Besides water, sunshine is essential for plants, including those in the vegetable patch. The sun affects the air and soil temperature on which their growth depends. It also regulates chlorophyll photosynthesis, the process by which plants produce the food they need from water and carbon dioxide alone. The by-product of photosynthesis is oxygen, which enables us human beings and most of the planet’s organisms to live.
Excess heat and light, however, can turn from a vital resource into a problem. Now let's see why and how to protect your vegetable patch plants from the sun.
Irrigate the vegetable patch and avoid water dispersion
Water is essential to plants not only for photosynthesis, but also for a whole series of other chemical, physical and biological processes. That's why, if you are wondering how to protect plants from the sun, the first solution is irrigation. Providing water is a must, especially in the summer months when rain is scarce and, due to the heat, water evaporates quickly both from the ground and from the vegetation itself (through leaf transpiration).
The amount of water that the summer plants in your vegetable patch need depends on several factors:
Type of plants and their vegetative phase.
Rainfall and temperatures for the period.
Soil characteristics (well-draining or capable of retaining water).
When is it better to water plants in the summer vegetable patch? Never in the hottest hours of the day, but in the evening or early morning, when the plants have time to absorb as much water as possible, without it being wasted by instant evaporation or, conversely, facilitating the development of diseases by stagnating for a long time.
Plants absorb water mainly from the roots, so irrigate at ground level and don’t get the foliage wet, which is what happens with sprinkler irrigation. In addition, you also prevent the onset of disease. However, if necessary, you can apply pesticide treatments (in liquid, powder or granule form) with a backpack sprayer like the Efco AT 8000.
Don't underestimate the water temperature: if too cold it can cause thermal shock to summer plants. This is a potential risk if you use water from the mains supply and distribute it straight from a watering can or hose. There is no danger, however, if you irrigate with a drip system or using rainwater collected in a tank. Watering your summer vegetable patch at the coolest times of day also helps to minimise possible temperature fluctuations.
To draw water from a source—such as a canal or rainwater butt—and transport it to your summer vegetable patch, you can use a self-priming water pump like the MP 3000.
Water is precious as it protects the vegetable patch from heat, so use it wisely and sparingly, following the tips below:
Prepare the soil well before sowing/transplanting your summer vegetable patch: a good soil amendment that includes organic matter, such as manure, will help the earth to retain moisture. In this regard, you can take a look at our guide to preparing the vegetable patch.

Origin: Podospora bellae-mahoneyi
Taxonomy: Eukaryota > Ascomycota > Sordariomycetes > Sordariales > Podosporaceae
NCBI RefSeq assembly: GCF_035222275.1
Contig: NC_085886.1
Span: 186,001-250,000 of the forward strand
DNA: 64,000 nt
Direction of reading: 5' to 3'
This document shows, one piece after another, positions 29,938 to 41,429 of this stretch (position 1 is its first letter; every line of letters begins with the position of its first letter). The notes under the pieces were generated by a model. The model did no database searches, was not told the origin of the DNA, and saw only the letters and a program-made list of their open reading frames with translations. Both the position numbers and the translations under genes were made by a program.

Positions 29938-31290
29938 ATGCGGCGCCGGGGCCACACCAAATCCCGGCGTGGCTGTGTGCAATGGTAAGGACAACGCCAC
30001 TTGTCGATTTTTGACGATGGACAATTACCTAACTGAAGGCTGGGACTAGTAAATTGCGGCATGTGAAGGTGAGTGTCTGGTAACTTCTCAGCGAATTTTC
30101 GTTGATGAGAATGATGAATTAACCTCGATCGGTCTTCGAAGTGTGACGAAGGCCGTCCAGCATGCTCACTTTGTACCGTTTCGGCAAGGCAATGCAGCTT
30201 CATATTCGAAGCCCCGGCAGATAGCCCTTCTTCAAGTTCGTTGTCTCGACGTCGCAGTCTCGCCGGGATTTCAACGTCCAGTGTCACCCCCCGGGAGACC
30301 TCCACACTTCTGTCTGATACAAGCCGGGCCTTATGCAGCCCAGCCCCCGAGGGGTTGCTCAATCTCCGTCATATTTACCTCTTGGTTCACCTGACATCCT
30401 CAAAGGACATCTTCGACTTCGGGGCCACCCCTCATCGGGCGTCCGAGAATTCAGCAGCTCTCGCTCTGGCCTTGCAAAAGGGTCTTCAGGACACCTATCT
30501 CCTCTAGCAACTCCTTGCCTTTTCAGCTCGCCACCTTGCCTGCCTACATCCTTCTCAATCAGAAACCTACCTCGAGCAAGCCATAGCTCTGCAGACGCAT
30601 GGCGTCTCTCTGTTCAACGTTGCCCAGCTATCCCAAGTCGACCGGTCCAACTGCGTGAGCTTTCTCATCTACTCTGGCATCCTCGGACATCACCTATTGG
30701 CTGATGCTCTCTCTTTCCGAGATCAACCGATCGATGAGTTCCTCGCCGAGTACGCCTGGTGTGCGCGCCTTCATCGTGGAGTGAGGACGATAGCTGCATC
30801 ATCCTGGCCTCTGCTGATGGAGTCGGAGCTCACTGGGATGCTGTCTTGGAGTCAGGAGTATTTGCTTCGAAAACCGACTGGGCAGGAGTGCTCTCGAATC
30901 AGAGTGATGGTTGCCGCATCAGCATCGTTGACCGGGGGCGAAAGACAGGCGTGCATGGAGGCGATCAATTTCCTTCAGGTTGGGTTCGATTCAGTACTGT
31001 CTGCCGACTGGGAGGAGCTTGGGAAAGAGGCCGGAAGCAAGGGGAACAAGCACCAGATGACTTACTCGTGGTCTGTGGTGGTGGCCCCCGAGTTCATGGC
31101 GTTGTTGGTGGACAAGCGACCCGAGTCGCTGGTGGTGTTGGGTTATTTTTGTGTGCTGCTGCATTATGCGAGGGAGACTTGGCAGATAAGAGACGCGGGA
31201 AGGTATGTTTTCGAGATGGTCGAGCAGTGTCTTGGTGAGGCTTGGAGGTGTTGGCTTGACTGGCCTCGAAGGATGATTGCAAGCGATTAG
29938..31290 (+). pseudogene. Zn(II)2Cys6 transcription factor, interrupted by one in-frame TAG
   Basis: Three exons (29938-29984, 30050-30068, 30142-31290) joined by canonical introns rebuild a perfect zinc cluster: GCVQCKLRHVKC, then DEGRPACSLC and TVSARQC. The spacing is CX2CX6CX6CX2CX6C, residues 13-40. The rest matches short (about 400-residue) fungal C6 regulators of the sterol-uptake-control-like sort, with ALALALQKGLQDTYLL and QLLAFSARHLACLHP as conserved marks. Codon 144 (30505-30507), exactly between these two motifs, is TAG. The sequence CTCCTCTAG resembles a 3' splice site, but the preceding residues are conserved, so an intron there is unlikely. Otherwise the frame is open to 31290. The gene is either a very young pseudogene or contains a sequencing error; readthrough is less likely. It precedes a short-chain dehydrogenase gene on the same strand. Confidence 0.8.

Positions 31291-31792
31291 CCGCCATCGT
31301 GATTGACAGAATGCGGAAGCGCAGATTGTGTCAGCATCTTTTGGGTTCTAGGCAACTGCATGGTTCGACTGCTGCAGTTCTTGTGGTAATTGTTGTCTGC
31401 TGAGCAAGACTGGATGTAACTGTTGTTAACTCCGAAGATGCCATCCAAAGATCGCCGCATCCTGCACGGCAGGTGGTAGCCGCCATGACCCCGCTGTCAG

Use mulches (made of natural materials or plastic sheeting) to prevent water evaporating from the soil, which will keep it moist and cooler.
As an alternative to mulching, try hoeing: by turning over the topsoil in your vegetable patch you help to stop water evaporating and break up the crust of earth that forms due to drought, heat and heavy rain.
Eliminate weeds (through weeding and mulching), which steal water from your vegetables.
Mulching the vegetable patch protects not just summer plants from the heat, but also winter vegetables from the cold: here you will find our tips for keeping the vegetable patch healthy in winter.
Shade netting for protecting the vegetable patch
For every plant there is both an optimum temperature for germination and growth, and a survival temperature range. At the extreme ends of the thermometer, there are also critical temperatures beyond which the plant will die. Therefore, the closer your vegetable patch gets to the optimal temperature, the faster the plants in it will germinate and develop. Vegetable species with a higher optimum temperature, i.e. better heat resistance, include classic seasonal vegetables such as cucumbers, aubergines, peppers, tomatoes and pumpkins, as well as typical summer fruits including watermelons and melons.
To overcome excessive heat, plants activate defence mechanisms, but these emergency systems go into crisis if the thermal stress is prolonged. Heat damage affects both leaves and vegetables. Leaves wither, curl, turn yellow and dry out, while vegetables themselves are prone to sunburn, rather like us humans.
So, how can you protect summer plants from the sun? To protect vegetables from the negative effects of the heat and sun, cover them with shading nets, which shield plants and vegetables from direct sunlight, lower the temperature of the space below and allow the air to circulate. Also, in the event of heavy hail or rainfall—which are increasingly prevalent in summer—shade netting prevents plants from being damaged or flattened, and during the production phase can even save your crop.
For setting up shading nets and performing any other work on the vegetable patch, a transporter is a handy, multi-purpose aid that can effortlessly carry any type of load, even the heaviest and most bulky.
Hot temperatures and lack of water also make summer a critical period for your lawn: here’s how and when to water the lawn in summer.
Would you like to turn part of your garden into a vegetable patch? If so, check out this rundown on how to manage a vegetable patch (effects of the moon and the seasons, organising crops, fertilisation and irrigation) and our guide on how to create your own aromatic herb corner.